Once in the market, listening to the vendors squawking to the children playing, looking through the wares, she could hardly contain her excitement. She felt so alive, so elated, so free. Even the smells of the rotting food and old fish did not dampen her joy, nor did the feel of the crowds pushing against her.
Suddenly she saw some bright red pomegranates and her mouth dry from the heat and the excitement moved her toward the small stall. Their was a tall turbaned man standing there, not hawking, just waiting and so she approached. She asked him for three pomegranates. She seemed startled for a moment when she spoke and she was not sure that he understood.
She repeated what she wanted.
The man’s eyes shifted around the market quickly. “Seventeen Rupees,” he said quickly. Rai Rai reached into her pocket and pulled out a gold coin. She held it out toward the turbaned vendor.
The rest happened very quickly. From behind she felt someone grab her, and then felt a sharp slice across her throat. As she began to fall, someone tried to grab the coin but Rai Rai closed her hand around it. Tight. The market thieves used the same sharp knife to cut off her hand as they had to cut her throat. But by then she didn’t feel it. She was above them, watching the turbaned vendor trying to staunch the blood from her neck and shouting for help and he tried to stop the fast streaming blood from her arm as it pooled onto the dry desert floor in the crowded market.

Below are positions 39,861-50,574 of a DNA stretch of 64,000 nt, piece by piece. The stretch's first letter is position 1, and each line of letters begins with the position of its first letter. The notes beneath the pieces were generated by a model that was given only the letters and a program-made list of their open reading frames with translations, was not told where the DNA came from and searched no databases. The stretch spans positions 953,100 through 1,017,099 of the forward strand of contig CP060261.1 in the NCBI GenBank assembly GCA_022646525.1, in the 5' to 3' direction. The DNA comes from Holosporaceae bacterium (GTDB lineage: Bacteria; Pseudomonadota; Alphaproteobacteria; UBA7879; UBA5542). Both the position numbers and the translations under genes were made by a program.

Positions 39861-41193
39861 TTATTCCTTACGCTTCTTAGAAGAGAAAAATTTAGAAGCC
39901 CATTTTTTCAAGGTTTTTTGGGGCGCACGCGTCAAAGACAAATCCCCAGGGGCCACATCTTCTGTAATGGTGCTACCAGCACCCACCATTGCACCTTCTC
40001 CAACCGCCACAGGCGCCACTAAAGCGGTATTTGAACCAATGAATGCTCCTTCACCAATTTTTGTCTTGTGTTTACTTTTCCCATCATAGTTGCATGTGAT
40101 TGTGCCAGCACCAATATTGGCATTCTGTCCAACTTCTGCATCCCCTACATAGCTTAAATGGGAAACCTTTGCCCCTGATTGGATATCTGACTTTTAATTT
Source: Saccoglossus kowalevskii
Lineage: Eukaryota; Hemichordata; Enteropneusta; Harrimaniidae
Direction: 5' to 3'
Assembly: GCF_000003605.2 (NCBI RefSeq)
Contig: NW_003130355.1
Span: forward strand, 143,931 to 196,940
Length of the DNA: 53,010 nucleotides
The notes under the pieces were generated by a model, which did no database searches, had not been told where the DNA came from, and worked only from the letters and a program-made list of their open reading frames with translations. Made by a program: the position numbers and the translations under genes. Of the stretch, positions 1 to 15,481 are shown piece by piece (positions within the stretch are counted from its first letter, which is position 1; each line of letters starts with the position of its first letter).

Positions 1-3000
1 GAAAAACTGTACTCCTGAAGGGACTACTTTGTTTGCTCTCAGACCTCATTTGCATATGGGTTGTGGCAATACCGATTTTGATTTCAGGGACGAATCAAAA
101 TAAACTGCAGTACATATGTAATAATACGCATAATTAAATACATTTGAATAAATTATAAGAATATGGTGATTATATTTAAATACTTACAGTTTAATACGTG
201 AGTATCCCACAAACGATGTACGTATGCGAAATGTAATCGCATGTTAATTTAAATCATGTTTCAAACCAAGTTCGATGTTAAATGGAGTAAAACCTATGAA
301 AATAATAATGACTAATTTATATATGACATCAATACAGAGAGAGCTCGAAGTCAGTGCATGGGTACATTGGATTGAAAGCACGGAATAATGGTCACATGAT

Rai Rai stayed long enough to watch when Raj came, she heard him cry as he wrapped himself around her now almost dead body. “I told you not to go out,” he said. “I told you to stay at home. I tried to take care of you…”
And then she watched as he lifted his head to the sky and with raised and shaking fist shouted to the heaven’s, “You took my heart….!”
Rai Rai promised herself before she moved into the tunnel that they would not be separated, she would return to love him. They could not again be lovers for this time had been perfect…but she would return again to take care of him as he had taken care of her…..